esmé weijun wang at bookcourt
Credit: Porochista Khakpour

Listen to me read the below here:


While I was shuffling Tarot cards this morning for my daily read, a “jumper” escaped from the pack and sailed across my bed; when I retrieved the card, a grinning skull stared up at me: Death. I know better than to take such cards literally—the Death card is symbolic of endings, and life is full of them—but I was unsettled enough to draw another with more intention. I jot “Death” in my journal. I forgo an interpretation for now.

No one asks why I use the Tarot, but I imagine it’s obvious: when life pulls back its curtain and reveals itself to be a fragile, mottled mess, any kind of structure will do. I like it because spreads and pulls allow for a framework from which to hang disparate events and a jumble of feelings. Death comes, and suddenly all of the endings in my life are highlighted in neon yellow. In order to welcome the new, I need to say good-bye to the old. Spoiler alert: I’m no good at letting go.

I came back from New York in June. I’d fretted over that particular leg of my book tour for months prior to the actual trip, and then it was fine. Better than fine. I left the Frick after thirty minutes because I became too weak to stand. I was late to my event at BookCourt and trembled through the reading, hoping no one would notice (Jen did). The injection my clinic mailed to Brooklyn never arrived. I’m trying to pick out the most salient memories, but once something happens, it tends to slip away. There’s something about a tremendous event that becomes too precious to pin down with my poor words.

I may not do any more events for The Border of Paradise, and that might be a reason for the Death card. It might be time to focus on The Collected Schizophrenias, now that I’m on contract with Graywolf for my next book. Bask in it, someone told me about everything. 2016 has turned out to be a banner year for my literary career, but all that means is that I just keep working.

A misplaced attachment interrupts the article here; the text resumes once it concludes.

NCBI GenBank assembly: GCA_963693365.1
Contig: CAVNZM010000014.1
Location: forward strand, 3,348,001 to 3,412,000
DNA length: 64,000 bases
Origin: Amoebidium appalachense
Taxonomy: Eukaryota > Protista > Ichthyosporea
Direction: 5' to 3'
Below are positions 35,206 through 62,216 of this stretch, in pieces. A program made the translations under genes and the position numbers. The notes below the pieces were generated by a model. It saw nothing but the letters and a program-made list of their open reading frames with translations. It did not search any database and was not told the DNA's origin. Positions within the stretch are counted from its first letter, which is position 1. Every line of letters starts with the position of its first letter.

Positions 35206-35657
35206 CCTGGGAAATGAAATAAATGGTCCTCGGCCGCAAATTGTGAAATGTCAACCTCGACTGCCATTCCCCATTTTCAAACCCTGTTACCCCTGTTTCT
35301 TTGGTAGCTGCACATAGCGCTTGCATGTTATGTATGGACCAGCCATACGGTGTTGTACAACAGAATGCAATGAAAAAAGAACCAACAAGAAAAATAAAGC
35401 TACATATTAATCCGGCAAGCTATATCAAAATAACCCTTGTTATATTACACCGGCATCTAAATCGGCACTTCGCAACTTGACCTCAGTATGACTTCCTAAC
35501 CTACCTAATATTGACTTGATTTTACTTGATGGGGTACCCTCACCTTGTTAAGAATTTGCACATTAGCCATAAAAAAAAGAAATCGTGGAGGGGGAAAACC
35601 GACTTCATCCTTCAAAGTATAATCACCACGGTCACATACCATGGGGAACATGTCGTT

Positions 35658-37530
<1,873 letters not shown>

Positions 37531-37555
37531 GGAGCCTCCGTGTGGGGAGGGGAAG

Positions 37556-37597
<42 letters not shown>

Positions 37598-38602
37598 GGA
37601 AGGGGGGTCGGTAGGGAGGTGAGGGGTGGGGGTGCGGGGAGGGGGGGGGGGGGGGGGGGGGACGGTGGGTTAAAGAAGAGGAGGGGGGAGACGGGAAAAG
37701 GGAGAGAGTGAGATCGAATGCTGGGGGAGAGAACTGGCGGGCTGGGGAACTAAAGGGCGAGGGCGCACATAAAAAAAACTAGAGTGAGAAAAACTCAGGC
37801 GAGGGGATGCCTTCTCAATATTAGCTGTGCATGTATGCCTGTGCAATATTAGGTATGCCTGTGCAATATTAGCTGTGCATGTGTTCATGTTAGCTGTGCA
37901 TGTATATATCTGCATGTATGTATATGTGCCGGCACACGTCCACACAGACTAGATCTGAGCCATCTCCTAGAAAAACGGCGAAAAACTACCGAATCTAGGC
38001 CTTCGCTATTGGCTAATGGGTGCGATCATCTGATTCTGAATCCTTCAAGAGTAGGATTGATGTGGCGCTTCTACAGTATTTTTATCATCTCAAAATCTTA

On Twitter someone recently asked me how to get through a period of intense work with little rest. This is, I’m realizing now, what my book tour has been. Rest when you can, I said. Stay hydrated. Eat snacks. (Boring things like that.) With chronic illness, I can only push my body so far before it collapses, so I hesitate. In New York I said yes to a lot of things; I said no to more things than that. If people wanted to see me, they met me at my hotel. I brought the equipment for my rituals and routines, and I arranged for my clinic to mail an injection that never arrived. In the end, though, there is only so much I can prepare for with an unpredictable body, so I spent most of my time teetering on the edge of illness, and wondering whether the next moment would bring on a wash of symptoms, or the moment after that.





P.S. Interested in more about succeeding despite limitations? I’ve created a sophisticated, yet simple five-day email course about this very topic: A**-Kicking with Limitations. Find out more here:

“My life has changed dramatically over the past year, and it’s been frustrating to try to function as I used to under the new circumstances. AKWL has challenged me to consider what it is I want to accomplish and how I can fit that into the actual life I have, with its limitations and uniquely shaped spaces. Esmé’s concise lessons helped me break the big aspects I’d been treating as immutable into puzzle pieces that I could then rearrange and expand on. Now I have the beginnings of a workable plan for going after what I want while living the life I have.” —Erin